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Termination of Pregnancy (Induced Abortion): Teen Version

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KEY POINTS

  • Termination of pregnancy, also called induced abortion, is the ending a pregnancy by choice. It uses surgery or medicine to prevent the live birth of a baby.
  • This procedure may be done because the pregnancy is unwanted, or to protect the mother’s health, or because the baby would be born with a serious birth defect.
  • Ask your healthcare provider how long it will take to recover and how to take care of yourself at home.
  • Make sure you know what symptoms or problems you should watch for and what to do if you have them.

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What is an induced termination of pregnancy?

Termination of pregnancy (TOP) is the ending a pregnancy by choice. It uses surgery or medicine to prevent the live birth of a baby. It may also be called an induced or therapeutic abortion.

When is it used?

Most often, TOP is done because the pregnancy is unplanned or unwanted. Sometimes there are health reasons for doing a TOP, for example:

  • You have a medical condition such as cancer, heart disease, or severe infection that would make it dangerous for you to give birth
  • Your baby will be born with a serious birth defect
  • Your mental health is at risk because the pregnancy happened as a result of rape or sexual abuse

Specially trained counselors can help you explore your choices and answer questions. The goal of counseling is to provide information that will help you make the decision.

How do I prepare for this procedure?

Dealing with an unplanned or unwanted pregnancy is very hard. Talking with your healthcare provider, partner, family, school counselor, teachers, or clergy may help you think through the options and decide what to do. It may not be easy to talk about, but you need good information to make good choices. If you choose to end the pregnancy, waiting too long can put you at risk or make this option no longer a choice.

Most states require that parents be notified before a TOP. Some states require the parents’ permission if you are under the age of 18.

If you decide to have a TOP:

  • Plan for your care and a ride home after the procedure.
  • You may or may not need to take your regular medicines the day of the procedure. Tell your healthcare provider about all medicines and supplements that you take. Some products may increase your risk of side effects. Ask your healthcare provider if you need to avoid taking any medicine or supplements before the procedure.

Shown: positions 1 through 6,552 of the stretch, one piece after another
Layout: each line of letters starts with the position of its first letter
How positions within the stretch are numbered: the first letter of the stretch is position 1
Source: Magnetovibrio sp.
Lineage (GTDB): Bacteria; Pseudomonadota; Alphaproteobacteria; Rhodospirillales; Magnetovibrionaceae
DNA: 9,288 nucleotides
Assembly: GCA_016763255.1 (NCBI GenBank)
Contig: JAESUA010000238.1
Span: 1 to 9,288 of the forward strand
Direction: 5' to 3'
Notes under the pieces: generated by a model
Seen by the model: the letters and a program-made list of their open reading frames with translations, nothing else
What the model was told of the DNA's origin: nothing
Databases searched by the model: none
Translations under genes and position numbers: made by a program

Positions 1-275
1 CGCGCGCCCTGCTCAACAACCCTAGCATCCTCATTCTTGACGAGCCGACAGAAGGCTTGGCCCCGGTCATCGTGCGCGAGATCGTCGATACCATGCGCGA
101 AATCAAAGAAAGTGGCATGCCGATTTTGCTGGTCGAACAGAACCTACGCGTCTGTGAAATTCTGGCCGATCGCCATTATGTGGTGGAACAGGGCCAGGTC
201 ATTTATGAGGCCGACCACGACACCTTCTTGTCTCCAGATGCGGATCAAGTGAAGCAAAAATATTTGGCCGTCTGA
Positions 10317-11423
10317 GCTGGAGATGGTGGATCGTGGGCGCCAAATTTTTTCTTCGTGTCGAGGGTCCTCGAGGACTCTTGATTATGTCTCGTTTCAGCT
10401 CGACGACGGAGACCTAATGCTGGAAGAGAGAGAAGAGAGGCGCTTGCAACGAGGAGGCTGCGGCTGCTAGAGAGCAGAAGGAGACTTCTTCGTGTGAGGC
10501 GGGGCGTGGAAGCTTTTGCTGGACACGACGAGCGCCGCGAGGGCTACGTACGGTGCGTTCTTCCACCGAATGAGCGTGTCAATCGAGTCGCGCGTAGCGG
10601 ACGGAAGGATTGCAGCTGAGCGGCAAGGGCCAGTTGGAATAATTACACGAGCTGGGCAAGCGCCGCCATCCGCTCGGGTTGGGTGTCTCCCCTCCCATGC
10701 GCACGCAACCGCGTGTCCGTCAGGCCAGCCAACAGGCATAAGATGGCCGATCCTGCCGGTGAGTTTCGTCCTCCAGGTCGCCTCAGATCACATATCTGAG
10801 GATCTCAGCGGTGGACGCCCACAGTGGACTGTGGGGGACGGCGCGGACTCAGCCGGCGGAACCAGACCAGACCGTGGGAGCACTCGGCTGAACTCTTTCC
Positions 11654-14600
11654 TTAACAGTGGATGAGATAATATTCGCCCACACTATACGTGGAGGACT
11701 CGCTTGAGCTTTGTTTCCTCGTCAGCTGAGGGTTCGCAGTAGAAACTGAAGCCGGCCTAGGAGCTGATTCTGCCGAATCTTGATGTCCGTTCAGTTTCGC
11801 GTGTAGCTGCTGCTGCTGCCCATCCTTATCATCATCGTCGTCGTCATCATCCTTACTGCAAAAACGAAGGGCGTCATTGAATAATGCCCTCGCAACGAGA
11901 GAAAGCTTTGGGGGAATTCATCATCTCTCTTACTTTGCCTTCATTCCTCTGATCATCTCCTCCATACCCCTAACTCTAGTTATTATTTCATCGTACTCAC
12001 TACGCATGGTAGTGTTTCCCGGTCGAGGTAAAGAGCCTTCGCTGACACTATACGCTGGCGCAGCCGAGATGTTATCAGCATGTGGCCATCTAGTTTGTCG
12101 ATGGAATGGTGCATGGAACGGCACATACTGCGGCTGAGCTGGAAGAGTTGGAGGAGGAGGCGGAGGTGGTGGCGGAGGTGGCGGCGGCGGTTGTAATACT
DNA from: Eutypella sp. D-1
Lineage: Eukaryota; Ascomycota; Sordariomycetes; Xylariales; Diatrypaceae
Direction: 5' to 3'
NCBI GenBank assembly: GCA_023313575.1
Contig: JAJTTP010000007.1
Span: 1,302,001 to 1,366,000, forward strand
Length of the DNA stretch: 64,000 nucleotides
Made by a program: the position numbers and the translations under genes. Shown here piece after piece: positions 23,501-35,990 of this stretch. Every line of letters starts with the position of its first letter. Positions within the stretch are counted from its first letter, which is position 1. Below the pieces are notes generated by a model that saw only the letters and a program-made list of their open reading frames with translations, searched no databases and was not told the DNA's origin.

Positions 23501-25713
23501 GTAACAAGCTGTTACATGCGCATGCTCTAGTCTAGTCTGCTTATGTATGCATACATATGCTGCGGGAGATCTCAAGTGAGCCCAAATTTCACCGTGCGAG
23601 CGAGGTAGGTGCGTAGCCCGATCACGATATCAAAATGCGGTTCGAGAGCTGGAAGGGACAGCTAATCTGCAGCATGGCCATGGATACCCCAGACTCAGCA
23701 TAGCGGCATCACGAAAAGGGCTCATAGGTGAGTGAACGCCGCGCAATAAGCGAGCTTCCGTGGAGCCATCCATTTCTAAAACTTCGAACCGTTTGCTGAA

• Tell your healthcare provider if you have any food, medicine, or other allergies such as latex.
  • Follow your healthcare provider's instructions about not smoking before and after the procedure. Smokers may have more breathing problems during the procedure and heal more slowly.
  • Follow any other instructions your healthcare provider gives you.
  • Ask any questions you have before the procedure. You should understand what your healthcare provider is going to do. You have the right to make decisions about your healthcare and to give permission for any tests or procedures.

What happens during the procedure?

The type of procedure used for a TOP depends on the stage of pregnancy and state and federal laws. You should discuss your options with your healthcare provider. Laws about TOPs may be different, depending on which state you live in.

  • Menstrual extraction

    This procedure may be done very early in pregnancy, within 5 to 6 weeks after the first day of your last period. It can be done in your healthcare provider's office. Your provider will put a speculum into your vagina just like when you have a PAP test. Your provider will then put a small tube into your uterus through the cervix. The tube will be attached to a vacuum pump. The pump will suction the pregnancy tissue out of your uterus.

  • Medicines used early in pregnancy

    You may be given medicine to take by mouth to end a pregnancy. It may be used within 7 weeks after the first day of your last period. The medicine blocks one of the hormones you need to stay pregnant. You will start having vaginal bleeding 1 or 2 days after you take this medicine. Usually you will take a different medicine 2 days after taking the first medicine. The second medicine causes cramping and helps empty the uterus. After you have taken both medicines your healthcare provider may want you to have an ultrasound scan to make sure that all pregnancy tissue is gone.